6.3.6 All cases must conclude with a numbered summary of the reasons upon which the argument is founded, and must bear the signature of at least one counsel for each party to the appeal who has appeared in the court below or who will be briefed for the hearing before the Judicial Committee. Electronic signatures are acceptable.

6.3.7 The filing of a case carries the right to be heard by two counsel and, generally fees of two counsel only for any party are allowed on assessment.

Separate cases

6.3.8 Parties whose interests in the appeal are passive (for example, stakeholders, trustees, executors, etc.) are not required to file a separate case but should ensure that their position is explained in one of the cases filed.

Filing and exchange of cases

6.3.9 Rule 23 provides the time limits for the parties to file their cases. Cases must be filed in electronic form only (see Practice Direction 9 for electronic documents). No later than eight weeks before the proposed date of the hearing, the appellants must file their case at the Registry and serve it on the respondents. The case should be filed electronically only at this stage, although a hard copy will subsequently be required as part of the Key Documents bundle (see paragraph 6.3.12).

6.3.10 No later than six weeks before the proposed date of the hearing, the respondents and any other party filing a case (for example, an intervener or advocate to the court) must file with the Registry and serve on the appellants a copy of their case in response. The case should be filed electronically only at this stage, although a hard copy will subsequently be required as part of the Key Documents bundle (see paragraph 6.3.12).

6.3.11 Following the exchange of cases, further arguments by either side may not without permission be submitted in advance of the hearing. In particular, speaking notes should not be submitted either in advance of or at the hearing: attention is drawn to the observations by Lord Hodge in Harold Chang (Appellant) v The Hospital Administrator and 2 others [2023] UKPC 44, para 26.

Key documents bundle

6.3.12 The key documents bundle must be filed in hard copy only, and must contain in the following order copies of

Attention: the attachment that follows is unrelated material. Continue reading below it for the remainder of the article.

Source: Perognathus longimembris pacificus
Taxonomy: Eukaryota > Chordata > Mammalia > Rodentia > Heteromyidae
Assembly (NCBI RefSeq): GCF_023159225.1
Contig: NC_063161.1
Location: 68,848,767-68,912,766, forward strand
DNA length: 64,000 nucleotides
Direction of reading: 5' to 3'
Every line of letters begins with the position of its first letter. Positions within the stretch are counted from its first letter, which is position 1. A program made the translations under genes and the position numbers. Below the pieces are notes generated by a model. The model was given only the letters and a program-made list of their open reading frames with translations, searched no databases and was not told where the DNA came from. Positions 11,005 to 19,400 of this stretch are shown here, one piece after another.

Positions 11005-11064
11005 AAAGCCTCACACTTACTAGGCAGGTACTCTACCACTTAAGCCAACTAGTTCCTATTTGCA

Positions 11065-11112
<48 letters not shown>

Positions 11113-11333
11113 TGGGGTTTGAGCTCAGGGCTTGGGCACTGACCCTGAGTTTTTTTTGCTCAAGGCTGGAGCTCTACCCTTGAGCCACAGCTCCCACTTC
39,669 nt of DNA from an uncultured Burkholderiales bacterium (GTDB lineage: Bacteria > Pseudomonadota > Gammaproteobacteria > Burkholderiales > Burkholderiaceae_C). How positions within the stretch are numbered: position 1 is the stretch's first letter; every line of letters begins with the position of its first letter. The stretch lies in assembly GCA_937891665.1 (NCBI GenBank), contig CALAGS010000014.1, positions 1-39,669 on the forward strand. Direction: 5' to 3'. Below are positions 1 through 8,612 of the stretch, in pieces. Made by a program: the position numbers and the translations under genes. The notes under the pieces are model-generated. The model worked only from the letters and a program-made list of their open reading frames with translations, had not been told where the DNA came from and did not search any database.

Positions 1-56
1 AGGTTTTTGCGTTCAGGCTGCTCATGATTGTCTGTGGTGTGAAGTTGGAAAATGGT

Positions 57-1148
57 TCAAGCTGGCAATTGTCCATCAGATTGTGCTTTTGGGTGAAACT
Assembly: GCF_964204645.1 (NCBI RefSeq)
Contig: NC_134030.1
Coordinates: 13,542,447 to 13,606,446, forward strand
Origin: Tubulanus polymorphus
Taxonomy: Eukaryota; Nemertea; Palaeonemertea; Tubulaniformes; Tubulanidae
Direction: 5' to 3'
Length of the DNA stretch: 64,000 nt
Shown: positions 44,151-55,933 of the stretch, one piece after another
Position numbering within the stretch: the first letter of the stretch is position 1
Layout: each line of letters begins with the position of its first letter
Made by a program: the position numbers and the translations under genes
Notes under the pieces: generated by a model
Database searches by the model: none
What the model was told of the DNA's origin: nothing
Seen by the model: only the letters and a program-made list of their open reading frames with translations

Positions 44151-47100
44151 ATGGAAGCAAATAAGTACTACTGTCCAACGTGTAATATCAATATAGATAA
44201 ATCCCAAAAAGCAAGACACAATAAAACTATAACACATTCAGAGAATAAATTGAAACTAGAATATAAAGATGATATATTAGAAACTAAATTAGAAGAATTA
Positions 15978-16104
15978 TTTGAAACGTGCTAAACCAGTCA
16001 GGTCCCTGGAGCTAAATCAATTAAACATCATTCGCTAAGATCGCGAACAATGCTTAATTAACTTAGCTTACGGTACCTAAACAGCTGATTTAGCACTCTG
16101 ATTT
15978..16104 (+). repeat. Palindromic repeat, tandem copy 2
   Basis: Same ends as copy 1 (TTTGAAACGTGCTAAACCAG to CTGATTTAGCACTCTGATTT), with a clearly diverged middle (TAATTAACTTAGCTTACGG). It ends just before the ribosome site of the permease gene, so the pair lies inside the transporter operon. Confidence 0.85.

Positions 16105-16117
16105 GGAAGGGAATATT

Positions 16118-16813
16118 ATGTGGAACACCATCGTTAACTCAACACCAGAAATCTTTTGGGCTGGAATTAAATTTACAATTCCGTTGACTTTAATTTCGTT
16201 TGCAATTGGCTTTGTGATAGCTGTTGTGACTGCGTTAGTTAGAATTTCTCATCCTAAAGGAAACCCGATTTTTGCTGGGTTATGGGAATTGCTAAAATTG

1. the statement of facts and issues;
  2. the appellants' and respondents' cases, with cross-references (in a footnote or in the body of the text) to the record and the authorities;
  3. the case of the advocate to the court or intervener, if any; and
  4. the following orders and judgments:
    1. the order appealed against;
    2. the official transcript of the judgment of the court below;
    3. the final order(s) of all other courts below; and
    4. the official transcript of the final judgment(s) of all other courts below.

The key documents bundle:

  1. should be bound, preferably with plastic comb binding and with card covers;
  2. should include tabs for each of the documents, preferably with the name of the document on the tab;
  3. should show on the front cover a list of the contents and the names and addresses of the agents for all parties;
  4. must indicate (by e.g. a label attached to the plastic spine) the short title of the appeal;
  5. must be paginated. Any pagination should accord with the pagination of the electronic volume bundle, regardless of whether or not this means that the pagination in the key documents bundle is not consecutive.

A copy of the key documents bundle must be provided for each member of the Board hearing the appeal and the copies must be filed four weeks before the hearing.

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6.4.1 A joint set of authorities, jointly produced, should be compiled for the appeal at least 28 days before the hearing. The authorities must be filed electronically only, and included in the electronic bundle prepared for the hearing in accordance with Practice Direction 9. Respondents should arrange with the appellants for the delivery to them of such of the authorities as the respondents' counsel and agents require. Authorities which do not comply with paragraph 5.1.2 of Practice Direction 5 will not be accepted. The following paragraphs give guidance on the arrangement and order of the authorities but where the parties consider that a different order or arrangement would be of greater assistance to the Court, that order or arrangement should be adopted.

6.4.2 The authorities should appear in alphabetical order. The authorities should include an index. The index must be included in the pagination.

6.4.3 The Board has on numerous occasions criticised the over-proliferation of authorities. It should be understood that not every authority that is mentioned in the parties' printed cases need be included in the authorities. They should include only those cases that are likely to be referred to during the oral argument.

6.4.4 The cost of preparing the authorities falls to the appellants, but is ultimately subject to the decision of the Judicial Committee as to the costs of the appeal.

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The hearing

6.5.1 The Registrar lists appeals taking into account the convenience of all the parties. Provisional dates are agreed with the parties well in advance of the hearing and every effort is made to keep to these dates. Agents receive formal notification shortly before the hearing.

6.5.2 Parties should inform the Registry as early as possible of the names of counsel they have briefed.

6.5.3 The Judicial Committee usually hears appeals on Mondays from 11am-1pm and from 2-4pm, and on Tuesdays to Thursdays from 1030-1300 and 1400-1600.

6.5.4 Only in wholly exceptional circumstances will the Judicial Committee consider sitting in private. Any request for the Judicial Committee to sit in private should be addressed to the Registrar and should be copied to the other parties. The request should set out fully the reasons why it is made and the request together with any objections filed by the respondents will normally be referred to the Judicial Committee.